Jerusalem in the Future

Jerusalem’s Association of Planning and Conservation posed the question to the world: What will Jerusalem look like in 100 years? A bunch of filmmakers, both amateur and professional, entered the Assocation’s “Jerusalem 2111” competition.

Here’s the winning entry, “Secular Quarter #3,” by David Gidali and Itay Gross. It’s bizarre and disturbing and sort of beautiful.

We’ve decided to publish some of our favorite entries as well. Here’s one about a flying Jerusalem — it’s a cross between a travel guide and the second half of “The Empire Strikes Back”:

This one takes place in the Arab Shuk, which might be the most photogenic place ever. Just seeing it makes me want to eat fresh fruit and get my hair cut.

The weirdest of the flock, hands down. This one, I have no words for. Except to tell you to keep watching till the end. There’s no specific reason that it should take place in 2111, except…oh, just watch it.

Thanks to io9 for the tipoff!

Discover More

Travel to Israel

For Jewish travelers, a visit to Israel can and should be more than a typical tourist encounter with a foreign people, culture, and place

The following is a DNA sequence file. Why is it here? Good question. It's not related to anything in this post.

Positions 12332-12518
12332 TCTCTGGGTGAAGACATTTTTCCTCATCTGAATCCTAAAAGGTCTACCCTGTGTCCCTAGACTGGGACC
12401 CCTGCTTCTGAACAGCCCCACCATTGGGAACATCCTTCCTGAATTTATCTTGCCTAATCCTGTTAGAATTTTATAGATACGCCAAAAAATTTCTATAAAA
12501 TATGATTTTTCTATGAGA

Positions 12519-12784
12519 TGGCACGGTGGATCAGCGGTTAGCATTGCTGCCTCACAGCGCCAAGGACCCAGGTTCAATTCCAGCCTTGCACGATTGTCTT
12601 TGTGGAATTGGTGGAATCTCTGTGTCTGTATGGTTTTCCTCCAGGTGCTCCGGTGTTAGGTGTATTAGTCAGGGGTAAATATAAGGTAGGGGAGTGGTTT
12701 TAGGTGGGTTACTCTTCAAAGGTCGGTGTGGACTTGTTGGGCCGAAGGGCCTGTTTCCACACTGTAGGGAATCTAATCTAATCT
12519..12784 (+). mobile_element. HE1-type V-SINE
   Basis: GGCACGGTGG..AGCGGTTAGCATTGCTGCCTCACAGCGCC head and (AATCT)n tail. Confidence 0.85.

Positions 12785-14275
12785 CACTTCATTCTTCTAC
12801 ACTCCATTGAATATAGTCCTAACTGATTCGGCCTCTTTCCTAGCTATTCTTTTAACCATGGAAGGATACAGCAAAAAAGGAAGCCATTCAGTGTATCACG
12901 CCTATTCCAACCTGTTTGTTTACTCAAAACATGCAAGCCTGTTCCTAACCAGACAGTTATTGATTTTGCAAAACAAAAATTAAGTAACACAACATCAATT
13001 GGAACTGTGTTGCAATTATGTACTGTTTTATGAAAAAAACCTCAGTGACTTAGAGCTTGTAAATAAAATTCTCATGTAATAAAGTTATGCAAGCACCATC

Jewish Ritual Objects: A Guide

From challah covers to yahrzeit candles, what they are used for, how they look and where you can find them.

Tale of Two Talmuds: Jerusalem and Babylonian

The two versions of the Talmud developed simultaneously in the two major Jewish communities of the rabbinic era.

Modern Israel at a Glance

An overview of the Jewish state and its many accomplishments and challenges.

Black-Jewish Relations in America

Relations between African Americans and Jews have evolved through periods of indifference, partnership and estrangement.

The Book of Eicha: Faith in a Whirlwind

At the core of Lamentations is an expression of faith in the human capacity to survive in a broken world.